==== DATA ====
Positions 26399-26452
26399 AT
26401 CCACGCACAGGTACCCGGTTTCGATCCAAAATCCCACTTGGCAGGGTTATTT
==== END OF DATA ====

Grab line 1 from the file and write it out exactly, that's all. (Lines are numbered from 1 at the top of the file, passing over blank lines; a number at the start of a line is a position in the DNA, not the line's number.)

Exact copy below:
Positions 26399-26452